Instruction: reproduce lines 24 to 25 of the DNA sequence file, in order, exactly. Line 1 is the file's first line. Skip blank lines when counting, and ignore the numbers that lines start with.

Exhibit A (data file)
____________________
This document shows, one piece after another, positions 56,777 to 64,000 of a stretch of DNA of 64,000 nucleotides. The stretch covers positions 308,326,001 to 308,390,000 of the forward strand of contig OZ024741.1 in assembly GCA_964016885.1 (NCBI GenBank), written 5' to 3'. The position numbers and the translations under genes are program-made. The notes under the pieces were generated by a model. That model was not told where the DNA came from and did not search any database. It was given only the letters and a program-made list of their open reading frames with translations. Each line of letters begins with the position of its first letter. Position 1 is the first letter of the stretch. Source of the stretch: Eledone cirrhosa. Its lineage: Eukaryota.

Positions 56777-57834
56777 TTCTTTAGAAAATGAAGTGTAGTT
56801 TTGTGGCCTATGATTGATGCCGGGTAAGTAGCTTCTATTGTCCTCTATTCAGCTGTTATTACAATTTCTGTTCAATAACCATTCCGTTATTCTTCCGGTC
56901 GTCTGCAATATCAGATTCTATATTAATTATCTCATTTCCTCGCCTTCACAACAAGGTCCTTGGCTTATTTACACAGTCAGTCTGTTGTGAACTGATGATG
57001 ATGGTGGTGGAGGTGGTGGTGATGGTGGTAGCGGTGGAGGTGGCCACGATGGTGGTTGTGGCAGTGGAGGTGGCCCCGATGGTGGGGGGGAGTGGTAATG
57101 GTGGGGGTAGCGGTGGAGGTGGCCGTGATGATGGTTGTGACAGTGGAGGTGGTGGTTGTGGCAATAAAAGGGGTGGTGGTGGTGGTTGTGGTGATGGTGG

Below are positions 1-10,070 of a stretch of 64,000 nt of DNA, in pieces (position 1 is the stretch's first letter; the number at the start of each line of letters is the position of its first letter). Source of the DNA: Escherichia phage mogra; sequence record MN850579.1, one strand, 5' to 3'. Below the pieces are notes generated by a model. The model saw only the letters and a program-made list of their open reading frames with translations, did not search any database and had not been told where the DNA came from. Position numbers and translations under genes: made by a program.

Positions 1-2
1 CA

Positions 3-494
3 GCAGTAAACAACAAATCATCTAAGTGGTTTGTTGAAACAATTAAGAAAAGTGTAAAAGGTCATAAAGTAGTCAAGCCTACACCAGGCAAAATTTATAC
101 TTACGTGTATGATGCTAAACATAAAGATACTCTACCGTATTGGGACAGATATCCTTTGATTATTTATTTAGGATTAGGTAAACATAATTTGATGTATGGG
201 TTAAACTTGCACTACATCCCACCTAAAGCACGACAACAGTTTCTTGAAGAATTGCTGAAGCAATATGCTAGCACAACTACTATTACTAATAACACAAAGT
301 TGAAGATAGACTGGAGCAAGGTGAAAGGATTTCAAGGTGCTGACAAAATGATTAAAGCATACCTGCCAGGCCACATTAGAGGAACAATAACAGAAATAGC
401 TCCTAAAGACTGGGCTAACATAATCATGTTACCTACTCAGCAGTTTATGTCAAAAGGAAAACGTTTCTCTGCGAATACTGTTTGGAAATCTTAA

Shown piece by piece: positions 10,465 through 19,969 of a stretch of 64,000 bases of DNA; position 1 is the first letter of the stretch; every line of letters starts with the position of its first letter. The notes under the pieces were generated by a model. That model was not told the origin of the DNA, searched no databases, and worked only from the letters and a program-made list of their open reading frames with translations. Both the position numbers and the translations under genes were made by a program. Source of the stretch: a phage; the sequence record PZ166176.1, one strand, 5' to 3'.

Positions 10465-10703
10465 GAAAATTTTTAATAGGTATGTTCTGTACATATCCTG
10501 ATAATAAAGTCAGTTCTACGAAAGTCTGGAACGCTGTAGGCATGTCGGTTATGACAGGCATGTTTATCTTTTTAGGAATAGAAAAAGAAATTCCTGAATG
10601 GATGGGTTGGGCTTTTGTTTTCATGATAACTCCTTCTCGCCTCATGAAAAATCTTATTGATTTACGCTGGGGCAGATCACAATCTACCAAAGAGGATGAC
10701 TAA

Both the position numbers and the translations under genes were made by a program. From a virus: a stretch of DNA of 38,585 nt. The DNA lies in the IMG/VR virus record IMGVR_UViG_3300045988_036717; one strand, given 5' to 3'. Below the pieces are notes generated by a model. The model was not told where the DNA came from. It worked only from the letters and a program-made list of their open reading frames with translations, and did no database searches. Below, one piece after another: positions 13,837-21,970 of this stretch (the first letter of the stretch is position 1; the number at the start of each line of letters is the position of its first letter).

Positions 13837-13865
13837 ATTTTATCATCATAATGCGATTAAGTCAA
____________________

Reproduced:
Positions 13837-13865
13837 ATTTTATCATCATAATGCGATTAAGTCAA